The OIE Pathway
In order to achieve national and global eradication of rinderpest, a system was needed to verify the steps taken towards these goals. There was also a need to provide support for countries that encountered difficulties in the trade of livestock and livestock products due to the presence or past occurrence of rinderpest, or the recent use of the vaccine.
GREP and its partners have faced many challenges in assisting countries, consolidating the achievements made, and ensuring that the eradication deadline of 2011 can be met. To strengthen the process, GREP and AU-IBAR proposed modifications to the OIE Pathway so that it could be in line with the new rinderpest epidemiological situation. In May 2007, the adoption of a new Terrestrial Animal Health Code Rinderpest Chapter and Annex by the 75th OIE General Session marked the start of the final thrust to achieve global rinderpest freedom accreditation by the deadline of 2011.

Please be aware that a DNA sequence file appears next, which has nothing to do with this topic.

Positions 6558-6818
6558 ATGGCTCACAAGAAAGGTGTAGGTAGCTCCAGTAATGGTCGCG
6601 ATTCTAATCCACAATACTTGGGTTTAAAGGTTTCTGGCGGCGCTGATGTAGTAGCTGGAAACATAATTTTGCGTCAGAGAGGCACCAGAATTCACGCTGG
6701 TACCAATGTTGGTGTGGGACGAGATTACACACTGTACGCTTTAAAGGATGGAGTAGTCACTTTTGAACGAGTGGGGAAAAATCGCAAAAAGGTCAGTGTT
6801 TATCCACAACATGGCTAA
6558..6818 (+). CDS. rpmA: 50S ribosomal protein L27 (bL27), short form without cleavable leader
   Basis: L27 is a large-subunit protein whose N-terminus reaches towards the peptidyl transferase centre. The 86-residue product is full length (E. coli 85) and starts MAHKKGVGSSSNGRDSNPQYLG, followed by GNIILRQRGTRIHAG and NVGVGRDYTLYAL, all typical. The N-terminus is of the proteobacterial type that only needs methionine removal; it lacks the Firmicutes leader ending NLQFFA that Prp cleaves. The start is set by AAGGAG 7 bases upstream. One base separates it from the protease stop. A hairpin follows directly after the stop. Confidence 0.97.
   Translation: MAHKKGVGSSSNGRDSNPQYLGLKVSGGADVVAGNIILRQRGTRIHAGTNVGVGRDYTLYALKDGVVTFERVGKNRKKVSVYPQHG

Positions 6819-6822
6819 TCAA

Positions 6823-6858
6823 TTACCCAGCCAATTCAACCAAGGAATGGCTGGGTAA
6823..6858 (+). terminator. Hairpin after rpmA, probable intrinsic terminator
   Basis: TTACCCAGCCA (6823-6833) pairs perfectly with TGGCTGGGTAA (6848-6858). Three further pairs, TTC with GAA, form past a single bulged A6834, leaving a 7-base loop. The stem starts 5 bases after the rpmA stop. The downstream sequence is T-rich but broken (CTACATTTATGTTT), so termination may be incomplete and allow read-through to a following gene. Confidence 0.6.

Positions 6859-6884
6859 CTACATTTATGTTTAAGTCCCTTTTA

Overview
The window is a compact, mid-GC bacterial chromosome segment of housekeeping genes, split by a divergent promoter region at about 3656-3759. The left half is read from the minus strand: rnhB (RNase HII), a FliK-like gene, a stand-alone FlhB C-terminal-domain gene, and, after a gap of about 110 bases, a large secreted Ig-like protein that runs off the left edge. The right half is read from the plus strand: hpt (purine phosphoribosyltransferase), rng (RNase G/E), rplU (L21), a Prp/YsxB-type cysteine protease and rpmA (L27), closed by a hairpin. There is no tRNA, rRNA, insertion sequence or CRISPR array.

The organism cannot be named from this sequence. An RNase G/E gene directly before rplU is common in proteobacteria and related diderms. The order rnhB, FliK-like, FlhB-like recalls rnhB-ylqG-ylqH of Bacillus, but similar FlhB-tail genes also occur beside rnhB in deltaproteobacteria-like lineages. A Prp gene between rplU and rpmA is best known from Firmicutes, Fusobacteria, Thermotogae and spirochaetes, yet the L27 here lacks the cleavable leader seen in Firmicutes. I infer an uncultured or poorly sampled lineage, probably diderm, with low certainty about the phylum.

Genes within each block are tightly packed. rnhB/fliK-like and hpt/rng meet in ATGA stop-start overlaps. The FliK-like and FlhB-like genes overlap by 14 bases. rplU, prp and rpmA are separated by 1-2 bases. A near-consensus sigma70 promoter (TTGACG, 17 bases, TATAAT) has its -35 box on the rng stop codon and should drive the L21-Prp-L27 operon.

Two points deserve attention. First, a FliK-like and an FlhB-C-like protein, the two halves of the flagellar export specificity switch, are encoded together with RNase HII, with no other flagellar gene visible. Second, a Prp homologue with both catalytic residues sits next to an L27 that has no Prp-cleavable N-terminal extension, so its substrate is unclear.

This system, elaborated during the expert consultation held in Paris (August 1989) on Rinderpest Surveillance Systems (described in the document "Recommended Standards for epidemiological surveillance systems for rinderpest"), has since become informally but widely known as the OIE Pathway. These standards were adopted by the 66th General Session of the OIE and now form part of the International Animal Health Code, section 22.214.171.124, page 379 (OIE, 1998).
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